The Special Edition of the Edinburgh International Cultural Summit invites key figures from the fields of arts and culture, economics, architecture, science, psychology, medicine, philanthropy and politics to discuss the power of culture as a catalyst for change.
Any other year this biennial meeting of minds would take place against the bustling backdrop of the Edinburgh Festivals, the biggest celebration of culture in the world. Yet, as the Covid-19 pandemic continues to disrupt life as we know it in every country and community across the globe, the summit too has had to adapt and develop in keeping with the changing world in which we live.
In this special, entirely digital and free edition of the Culture Summit, everyone, regardless of means and location is invited to join the conversation which will hinge around three key strands; Culture in Vibrant Communities, Culture and Education and Culture and Social Cohesion.
Live online now at www.culturesummit.com
Delivered in partnership by the British Council, Scottish Government, UK Government, the Scottish Parliament and the Edinburgh International Festival the Summit introduces a fantastic range of 50 contributors from around the world to discuss their research and experience and asks them to consider how culture can act as a catalyst for positive change in these unprecedented times. The opinions and reflections of these contributors are now available via www.culturesummit.com.
Ministers of Culture from Algeria, Australia, Canada, Chile, Italy, Japan, Kazakhstan, Korea, Mexico, Singapore, Scotland, UK, Ukraine and the USA will also be taking part.
From Monday 24 August each theme will be the focus of a day of conversation online culminating in a webinar at 5pm: Culture in Vibrant Communities on Monday 24 August, Culture and Education on Tuesday 25 August and Culture and Social Cohesion on Wednesday 26 August.
To register visit https://www.culturesummit.com/summit-webinars/
Rt Hon Ken Macintosh MSP, Presiding Officer of the Scottish Parliament British Council, said: “The Scottish Parliament is proud to be a key partner in the Edinburgh International Culture Summit 2020 and our only disappointment this year is not to be able to offer a personal welcome to our many guests from around the world. That said, our programme has been transformed into a fascinating, diverse and impressive range of online talks and discussions which are even more widely available and accessible to all.
“There has never been a more pressing time to understand each other, both our similarities and our differences. Exploring the powerful role of culture and its relationship with education, social cohesion and vibrant communities could just ignite the hope and inspiration needed to move society forward during this uncertain and bewildering period in our lives.”
Fiona Hyslop, Culture Secretary of the Scottish Parliament, said: “There is no comparable forum that offers the range of creative and collaborative opportunities afforded by the Edinburgh International Culture Summit. It is such a unique chance to learn from each other, gain insights, make connections and share best practice – all the more important in these unprecedented times.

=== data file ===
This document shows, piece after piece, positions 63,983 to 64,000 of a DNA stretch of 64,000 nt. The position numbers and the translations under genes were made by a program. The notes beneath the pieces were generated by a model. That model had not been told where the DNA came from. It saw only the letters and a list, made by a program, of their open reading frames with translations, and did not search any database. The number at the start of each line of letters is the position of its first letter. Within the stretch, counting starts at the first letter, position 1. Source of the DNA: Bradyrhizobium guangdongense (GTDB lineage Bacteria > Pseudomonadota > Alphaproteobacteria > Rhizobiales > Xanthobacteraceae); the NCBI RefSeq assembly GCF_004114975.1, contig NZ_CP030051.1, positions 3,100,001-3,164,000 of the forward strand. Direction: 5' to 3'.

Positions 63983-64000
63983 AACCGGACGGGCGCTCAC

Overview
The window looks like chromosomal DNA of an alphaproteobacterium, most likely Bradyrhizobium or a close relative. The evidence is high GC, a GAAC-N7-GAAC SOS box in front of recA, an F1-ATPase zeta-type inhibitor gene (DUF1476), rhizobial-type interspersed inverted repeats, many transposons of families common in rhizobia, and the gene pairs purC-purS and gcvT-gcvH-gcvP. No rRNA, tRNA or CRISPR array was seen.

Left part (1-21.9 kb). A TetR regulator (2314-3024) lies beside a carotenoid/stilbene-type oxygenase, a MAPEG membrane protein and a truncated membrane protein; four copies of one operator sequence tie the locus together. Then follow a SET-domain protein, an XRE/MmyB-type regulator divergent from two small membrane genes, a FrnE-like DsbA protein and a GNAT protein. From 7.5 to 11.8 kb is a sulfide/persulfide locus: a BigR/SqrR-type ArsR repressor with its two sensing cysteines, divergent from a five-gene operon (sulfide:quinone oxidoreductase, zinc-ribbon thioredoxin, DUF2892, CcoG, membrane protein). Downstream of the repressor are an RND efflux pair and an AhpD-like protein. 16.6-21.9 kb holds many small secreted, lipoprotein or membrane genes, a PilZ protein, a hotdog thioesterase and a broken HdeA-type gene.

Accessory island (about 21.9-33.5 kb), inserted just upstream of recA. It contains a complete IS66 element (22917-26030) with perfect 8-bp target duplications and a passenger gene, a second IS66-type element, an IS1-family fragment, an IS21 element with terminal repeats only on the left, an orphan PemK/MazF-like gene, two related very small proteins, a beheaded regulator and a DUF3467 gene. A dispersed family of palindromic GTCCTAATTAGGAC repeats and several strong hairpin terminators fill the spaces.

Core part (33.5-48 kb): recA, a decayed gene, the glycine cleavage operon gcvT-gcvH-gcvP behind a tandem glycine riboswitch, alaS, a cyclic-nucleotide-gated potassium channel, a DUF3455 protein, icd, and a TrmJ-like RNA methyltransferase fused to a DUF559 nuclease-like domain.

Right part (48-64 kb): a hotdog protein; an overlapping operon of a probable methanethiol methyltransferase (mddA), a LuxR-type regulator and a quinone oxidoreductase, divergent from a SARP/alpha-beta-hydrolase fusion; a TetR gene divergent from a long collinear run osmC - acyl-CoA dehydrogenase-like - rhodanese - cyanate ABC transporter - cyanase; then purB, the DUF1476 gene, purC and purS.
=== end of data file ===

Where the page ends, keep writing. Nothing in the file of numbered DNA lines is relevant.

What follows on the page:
“In Scotland, we are passionately proud of our culture. It is woven into our everyday life. It defines who and what we are, and its transformative potential is experienced by everyone. It’s unfortunate we can’t all meet in person this year, against the backdrop of our wonderful festivals, but I strongly encourage everyone to engage with this Special Edition of the Summit and enjoy the wide range of virtual events and webinars.”
Fergus Linehan, Festival Director, Edinburgh International Festival said: “As we quite rightly focus our attention on our local communities and economies, the summit is a reminder of how important it is to share experiences with our friends and colleagues around the world, as we plot a course for the future. The current crisis is a global challenge and it’s right that we use our cultural connections and values as part of our collective recovery.
Over the past few months, we’ve looked to our artists for comfort, wisdom and entertainment. Books, music films, online performances and gaming have kept us connected to others and our understanding of ourselves. However, the absence of gathering has brought home to me how much we need culture to define our personal identity, but also as a catalyst to create community itself. We used to find this in a local painting group; a regular club night; or highly charged theatre, pushing our boundaries and finding like minds in the process. These communities aren’t going away, but for now they need to adapt to connect, and the Edinburgh International Culture Summit is a wonderful source of these connections.”